So as I start putting down some thoughts on the Supreme Court when I read an oped in LA Times that reminds me of how stupendously different a world their Editorial Board lives in from the one I occupy.
Dean Esmay Kevin D links to the column – which proposes a kind of ‘cap and trade’ be applied to gun deaths, with the gun manufacturers held responsible for the deaths.
In other words, rather than telling gun makers what to do, performance-based regulation would tell them what outcome they must achieve: Reduce deaths by guns. Companies that achieve the target outcomes might receive large financial bonuses; companies that don’t would face severe financial penalties. Put simply, gun makers — whose products kill even when used as directed — would have to take responsibility for curbing the consequent public health toll.
I’ll ignore for a moment the interesting notion that artifacts – rather than those who wield them – are responsible for what is done with them, I’ll suggest that my response as a gun manufacturer would be simple: if you want to solve the problem of crime with guns, arm those who aren’t criminals.
So, let’s embrace their proposal. Let’s hand over gun regulation to the folks from Colt, Springfield Arms – but why limit it to the manufacturers – let’s take all the industry and turn the problem over to them. The management of Gunsite and folks like Massad Ayoob can sit down with the gun manufacturers can devise the new policies and programs around firearms regulation. Mandatory firearms training. Must-carry laws. Castle doctrines widely applied. Re-activation of the Civilian Marksmanship Program in schools.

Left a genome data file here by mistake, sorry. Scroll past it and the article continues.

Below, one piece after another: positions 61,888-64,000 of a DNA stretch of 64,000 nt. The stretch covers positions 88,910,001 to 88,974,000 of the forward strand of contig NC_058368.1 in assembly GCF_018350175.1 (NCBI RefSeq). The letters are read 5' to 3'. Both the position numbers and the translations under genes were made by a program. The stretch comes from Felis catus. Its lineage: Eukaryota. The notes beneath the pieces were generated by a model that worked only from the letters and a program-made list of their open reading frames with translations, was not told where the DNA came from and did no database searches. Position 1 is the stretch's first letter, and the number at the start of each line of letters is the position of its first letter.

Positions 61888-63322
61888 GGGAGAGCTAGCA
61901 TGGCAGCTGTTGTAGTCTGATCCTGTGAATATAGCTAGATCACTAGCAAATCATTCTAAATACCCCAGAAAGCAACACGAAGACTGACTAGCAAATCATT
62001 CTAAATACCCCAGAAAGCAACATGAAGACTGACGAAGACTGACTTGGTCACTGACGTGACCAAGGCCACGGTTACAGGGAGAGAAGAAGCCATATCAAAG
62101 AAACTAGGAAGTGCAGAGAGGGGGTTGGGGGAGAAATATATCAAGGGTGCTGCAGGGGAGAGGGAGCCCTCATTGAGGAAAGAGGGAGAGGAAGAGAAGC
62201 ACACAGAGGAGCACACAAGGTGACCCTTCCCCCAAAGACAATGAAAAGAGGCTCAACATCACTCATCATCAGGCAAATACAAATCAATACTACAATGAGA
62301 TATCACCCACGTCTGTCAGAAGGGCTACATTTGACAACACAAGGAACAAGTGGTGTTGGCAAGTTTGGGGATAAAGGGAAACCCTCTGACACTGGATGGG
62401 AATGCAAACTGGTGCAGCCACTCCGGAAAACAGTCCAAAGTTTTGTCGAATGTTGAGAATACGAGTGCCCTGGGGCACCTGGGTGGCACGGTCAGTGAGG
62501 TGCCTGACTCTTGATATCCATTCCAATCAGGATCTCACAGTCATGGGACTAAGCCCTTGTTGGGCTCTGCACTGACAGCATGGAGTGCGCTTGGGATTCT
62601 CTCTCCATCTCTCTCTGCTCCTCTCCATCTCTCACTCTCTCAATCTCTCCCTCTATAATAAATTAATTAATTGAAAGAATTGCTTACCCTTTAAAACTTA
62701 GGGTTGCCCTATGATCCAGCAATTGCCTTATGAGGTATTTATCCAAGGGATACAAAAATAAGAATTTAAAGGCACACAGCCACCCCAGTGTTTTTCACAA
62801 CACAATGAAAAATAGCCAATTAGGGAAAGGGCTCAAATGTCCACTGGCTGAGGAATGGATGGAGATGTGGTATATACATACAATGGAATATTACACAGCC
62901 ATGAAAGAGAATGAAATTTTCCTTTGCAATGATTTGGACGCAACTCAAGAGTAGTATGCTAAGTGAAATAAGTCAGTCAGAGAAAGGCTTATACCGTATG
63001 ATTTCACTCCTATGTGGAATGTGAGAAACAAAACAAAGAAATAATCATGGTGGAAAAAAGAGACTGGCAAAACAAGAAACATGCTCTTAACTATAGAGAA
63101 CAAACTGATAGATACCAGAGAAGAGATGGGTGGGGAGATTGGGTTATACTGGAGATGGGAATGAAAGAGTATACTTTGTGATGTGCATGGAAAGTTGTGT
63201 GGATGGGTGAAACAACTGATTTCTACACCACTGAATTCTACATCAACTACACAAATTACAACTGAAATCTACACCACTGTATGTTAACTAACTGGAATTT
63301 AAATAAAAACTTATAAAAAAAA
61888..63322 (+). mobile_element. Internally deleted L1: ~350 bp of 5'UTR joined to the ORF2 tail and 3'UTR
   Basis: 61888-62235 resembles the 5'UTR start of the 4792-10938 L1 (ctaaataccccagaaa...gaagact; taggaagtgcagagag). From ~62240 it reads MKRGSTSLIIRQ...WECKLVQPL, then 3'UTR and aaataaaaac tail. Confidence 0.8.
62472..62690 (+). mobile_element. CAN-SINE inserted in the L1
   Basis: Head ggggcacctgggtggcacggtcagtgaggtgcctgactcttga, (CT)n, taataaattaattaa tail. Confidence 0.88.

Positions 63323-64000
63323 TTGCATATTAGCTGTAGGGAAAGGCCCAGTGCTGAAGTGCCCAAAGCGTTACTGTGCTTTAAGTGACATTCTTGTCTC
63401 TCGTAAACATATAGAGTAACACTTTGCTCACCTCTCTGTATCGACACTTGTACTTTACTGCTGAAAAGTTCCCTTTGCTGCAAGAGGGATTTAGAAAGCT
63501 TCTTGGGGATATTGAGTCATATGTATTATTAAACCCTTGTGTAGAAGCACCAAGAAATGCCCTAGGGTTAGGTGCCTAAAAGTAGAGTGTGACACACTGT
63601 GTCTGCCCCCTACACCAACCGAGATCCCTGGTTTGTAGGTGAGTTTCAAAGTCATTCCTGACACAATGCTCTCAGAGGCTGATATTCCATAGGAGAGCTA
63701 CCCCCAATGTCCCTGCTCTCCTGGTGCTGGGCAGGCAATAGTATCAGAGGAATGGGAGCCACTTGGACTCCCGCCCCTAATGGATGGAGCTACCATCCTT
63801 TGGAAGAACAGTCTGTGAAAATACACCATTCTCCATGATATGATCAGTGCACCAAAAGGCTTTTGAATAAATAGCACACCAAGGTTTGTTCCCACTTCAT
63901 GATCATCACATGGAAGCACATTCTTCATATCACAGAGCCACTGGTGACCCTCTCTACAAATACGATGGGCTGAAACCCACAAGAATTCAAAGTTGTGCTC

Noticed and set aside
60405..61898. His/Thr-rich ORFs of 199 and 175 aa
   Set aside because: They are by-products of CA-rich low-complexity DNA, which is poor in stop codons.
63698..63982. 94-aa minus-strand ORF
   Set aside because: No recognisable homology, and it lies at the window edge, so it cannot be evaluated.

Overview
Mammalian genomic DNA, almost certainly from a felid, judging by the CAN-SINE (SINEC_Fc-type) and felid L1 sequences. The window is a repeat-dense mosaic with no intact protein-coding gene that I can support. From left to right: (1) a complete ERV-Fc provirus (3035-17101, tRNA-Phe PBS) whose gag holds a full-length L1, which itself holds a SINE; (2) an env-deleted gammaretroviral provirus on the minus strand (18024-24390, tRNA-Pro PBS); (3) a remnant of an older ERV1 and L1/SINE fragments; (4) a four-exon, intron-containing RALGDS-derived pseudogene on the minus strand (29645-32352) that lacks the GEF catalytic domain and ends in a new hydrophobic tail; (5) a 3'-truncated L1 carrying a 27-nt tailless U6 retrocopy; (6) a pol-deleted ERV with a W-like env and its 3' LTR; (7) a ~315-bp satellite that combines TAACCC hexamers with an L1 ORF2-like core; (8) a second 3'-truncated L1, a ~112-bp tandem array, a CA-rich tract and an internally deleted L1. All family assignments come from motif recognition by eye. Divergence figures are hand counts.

Let’s give them a decade or two to see how the policies work – after all we’ve let folks like Jeffrey Fagan and Stephen Sugarman set the policies for the last 40 years. Fagan testified against the death penalty to the New York Legislature, and also opposed life without parole for juvenile murderers. Sugarman is a Boalt law professor who believes in applying performance-based regulation to, among other things, salt in prepared food and to fast food with the intent of managing childhood obesity.
No, I don’t seriously envision turning over firearms regulation to the NRA. But it’s honestly just as sensible as the proposal in the Times. More so, possibly.
I’m chuckling just thinking of the look on the Times Editorial staff as the new regulations are announced.